How's this for credibility, Re. googles spying and theft: Reuters; Huffington; MSNBC ???


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  1. Panchoevo

    Panchoevo Well-Known Member This Topic's Starter

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  2. lunatic59

    lunatic59 Moderati ergo sum Moderator

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    There are currently 7 unsecured wireless networks within range of my house. If I leave WiFi enabled when I walk my dog, i will connect to them as the signal becomes dominant. I must be a co-conspirator.
     
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  3. Panchoevo

    Panchoevo Well-Known Member This Topic's Starter

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    In most of the western world, it is called an un-permissive taking, some call it larceny. A "thing" is not yours simply because it is able to be taken.

    So, to follow this corruption, someone walking in through you open front door and taking your things, is no big deal. Really ?

    Or, if you lose your wallet in the park, and someone finds it and takes your money, then, that's OK within your scope of legal and proper conduct. Fortunately, there are several civilizations that would disagree with you.

    You might want to note that the "accidental" thing is google's story. They "accidentally", had multiple band wifi scanners on their vehicles, in order to take photos.

    The question remains, why is Sprint associated with the likes of google, the "accidental" taker of private info, with "accidentally" installed scanners...to take photos? Is Sprint like google? Do Sprint and google share a common ethic ?

    Oh, and last, but not least, google has decided to investigate itself. It has appointed its own investigation czar. Oh, that's credible. What a joke.
     
  4. Panchoevo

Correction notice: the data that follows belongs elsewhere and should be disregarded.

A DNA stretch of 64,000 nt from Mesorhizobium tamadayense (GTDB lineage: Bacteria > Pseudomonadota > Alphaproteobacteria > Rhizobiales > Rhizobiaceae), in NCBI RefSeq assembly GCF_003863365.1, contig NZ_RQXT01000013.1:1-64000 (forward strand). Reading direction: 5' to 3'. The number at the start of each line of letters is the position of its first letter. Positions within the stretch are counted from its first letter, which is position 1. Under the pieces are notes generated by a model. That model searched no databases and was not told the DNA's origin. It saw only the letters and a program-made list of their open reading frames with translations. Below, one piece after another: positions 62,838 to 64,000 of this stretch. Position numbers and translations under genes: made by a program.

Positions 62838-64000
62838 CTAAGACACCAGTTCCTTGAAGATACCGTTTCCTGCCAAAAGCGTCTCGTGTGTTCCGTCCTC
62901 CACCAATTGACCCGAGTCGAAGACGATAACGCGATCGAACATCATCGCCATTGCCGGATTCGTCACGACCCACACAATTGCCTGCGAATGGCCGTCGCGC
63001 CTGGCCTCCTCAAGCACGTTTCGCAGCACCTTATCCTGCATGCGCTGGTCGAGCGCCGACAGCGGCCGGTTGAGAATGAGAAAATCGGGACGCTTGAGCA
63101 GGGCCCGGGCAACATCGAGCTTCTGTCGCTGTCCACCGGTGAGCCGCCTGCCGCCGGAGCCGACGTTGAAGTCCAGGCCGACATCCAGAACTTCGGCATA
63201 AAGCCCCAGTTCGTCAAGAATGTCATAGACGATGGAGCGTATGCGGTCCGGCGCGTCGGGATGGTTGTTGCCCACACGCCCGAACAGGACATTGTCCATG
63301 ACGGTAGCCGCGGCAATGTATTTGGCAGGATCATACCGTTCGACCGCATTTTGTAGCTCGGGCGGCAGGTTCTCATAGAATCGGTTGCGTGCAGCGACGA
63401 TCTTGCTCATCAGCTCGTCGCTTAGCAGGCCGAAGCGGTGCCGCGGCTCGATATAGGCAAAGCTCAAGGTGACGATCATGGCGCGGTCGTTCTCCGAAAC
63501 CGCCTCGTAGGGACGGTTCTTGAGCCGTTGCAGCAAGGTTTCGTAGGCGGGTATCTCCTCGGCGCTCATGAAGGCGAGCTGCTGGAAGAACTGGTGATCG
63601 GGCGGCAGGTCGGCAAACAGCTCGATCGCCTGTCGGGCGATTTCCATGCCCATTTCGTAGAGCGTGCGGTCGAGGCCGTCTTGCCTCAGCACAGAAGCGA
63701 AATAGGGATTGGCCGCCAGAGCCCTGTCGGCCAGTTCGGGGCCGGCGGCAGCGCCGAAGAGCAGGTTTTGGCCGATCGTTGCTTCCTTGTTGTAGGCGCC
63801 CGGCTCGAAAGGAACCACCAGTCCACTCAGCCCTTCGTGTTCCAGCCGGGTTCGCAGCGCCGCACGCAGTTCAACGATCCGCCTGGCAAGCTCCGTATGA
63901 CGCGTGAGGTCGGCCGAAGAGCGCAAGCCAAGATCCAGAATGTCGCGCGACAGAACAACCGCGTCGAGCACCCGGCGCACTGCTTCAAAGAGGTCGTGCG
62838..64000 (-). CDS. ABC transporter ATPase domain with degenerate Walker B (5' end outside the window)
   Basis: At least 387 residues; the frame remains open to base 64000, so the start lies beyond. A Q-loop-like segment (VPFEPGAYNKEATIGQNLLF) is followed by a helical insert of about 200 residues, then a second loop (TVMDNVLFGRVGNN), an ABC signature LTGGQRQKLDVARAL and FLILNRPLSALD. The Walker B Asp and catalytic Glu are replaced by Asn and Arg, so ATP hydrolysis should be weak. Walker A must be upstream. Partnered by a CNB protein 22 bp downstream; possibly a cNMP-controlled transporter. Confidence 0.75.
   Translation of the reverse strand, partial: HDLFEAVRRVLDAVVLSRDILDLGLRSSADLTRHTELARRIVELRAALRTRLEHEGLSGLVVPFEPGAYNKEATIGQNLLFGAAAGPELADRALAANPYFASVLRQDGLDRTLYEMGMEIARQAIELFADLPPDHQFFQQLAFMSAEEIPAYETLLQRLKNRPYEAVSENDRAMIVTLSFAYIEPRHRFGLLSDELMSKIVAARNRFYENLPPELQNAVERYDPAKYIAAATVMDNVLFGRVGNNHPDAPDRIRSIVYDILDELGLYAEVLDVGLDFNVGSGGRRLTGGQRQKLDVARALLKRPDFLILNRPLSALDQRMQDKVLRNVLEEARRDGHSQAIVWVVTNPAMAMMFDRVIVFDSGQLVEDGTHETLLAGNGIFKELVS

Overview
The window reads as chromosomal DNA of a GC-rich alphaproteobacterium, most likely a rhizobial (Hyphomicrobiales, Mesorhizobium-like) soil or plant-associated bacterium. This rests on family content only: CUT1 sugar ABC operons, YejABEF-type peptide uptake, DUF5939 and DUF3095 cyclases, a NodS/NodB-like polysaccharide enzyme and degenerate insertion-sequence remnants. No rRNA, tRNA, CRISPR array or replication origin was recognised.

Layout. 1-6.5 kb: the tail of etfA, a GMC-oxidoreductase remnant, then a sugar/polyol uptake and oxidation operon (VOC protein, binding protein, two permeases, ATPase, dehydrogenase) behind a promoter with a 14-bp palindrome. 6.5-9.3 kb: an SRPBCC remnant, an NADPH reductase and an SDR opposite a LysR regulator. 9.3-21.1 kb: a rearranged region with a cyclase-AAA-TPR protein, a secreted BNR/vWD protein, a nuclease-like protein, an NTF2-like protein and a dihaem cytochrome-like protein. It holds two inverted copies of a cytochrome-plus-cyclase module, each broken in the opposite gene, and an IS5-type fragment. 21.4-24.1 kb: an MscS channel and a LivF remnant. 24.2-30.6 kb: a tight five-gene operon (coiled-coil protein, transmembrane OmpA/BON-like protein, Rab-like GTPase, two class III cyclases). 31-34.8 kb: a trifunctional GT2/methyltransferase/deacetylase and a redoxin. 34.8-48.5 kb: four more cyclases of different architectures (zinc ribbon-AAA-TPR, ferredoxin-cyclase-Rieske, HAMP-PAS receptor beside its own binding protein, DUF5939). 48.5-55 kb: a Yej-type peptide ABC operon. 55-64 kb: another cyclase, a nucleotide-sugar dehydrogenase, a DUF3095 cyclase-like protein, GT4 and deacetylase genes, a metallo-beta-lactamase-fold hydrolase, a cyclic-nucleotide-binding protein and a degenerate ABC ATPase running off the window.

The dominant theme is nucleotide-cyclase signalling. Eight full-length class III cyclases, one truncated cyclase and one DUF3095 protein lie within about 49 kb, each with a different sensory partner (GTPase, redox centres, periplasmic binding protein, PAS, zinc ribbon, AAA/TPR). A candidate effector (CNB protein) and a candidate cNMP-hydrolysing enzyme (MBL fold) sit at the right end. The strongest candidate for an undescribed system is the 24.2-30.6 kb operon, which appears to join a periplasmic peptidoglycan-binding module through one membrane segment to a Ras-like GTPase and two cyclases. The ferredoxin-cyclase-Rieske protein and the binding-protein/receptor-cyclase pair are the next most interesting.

Panchoevo Well-Known Member This Topic's Starter

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    I have recently learned that many forums are "google centric". That is the term that was used. I did not even know that this classification existed. I was under the impression that the forums were open, and were not serving an enterprise. Apparently, this is not always the case.

    Someone tell me.

    Is this a "google centric" forum--connected to google by an ethos, or sponsorship, or something that makes this forum a sort of google affiliate.

    If it is, then someone let me know, and I will not continue with this topic on this forum.
     
  5. UncleMike

    UncleMike Well-Known Member

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    The fact that you're connecting to these networks as their signals become dominant would indicate that you have purposely connected to each of them in the past, otherwise they would not be "known" networks.

    That said, I think the uproar over this whole thing is a bunch of BS. If people are using unsecured Wifi, any expectation of privacy is unreasonable. If you change your SSID to something obscure, it may be reasonable to expect that people won't connect to it accidentally, but I'll bet at least one or two of those 7 unsecured networks in your area are still using the default SSID and admin password.

    I realize that the relevant laws vary from one country to another, but the law has nothing to do with reasonable expectations.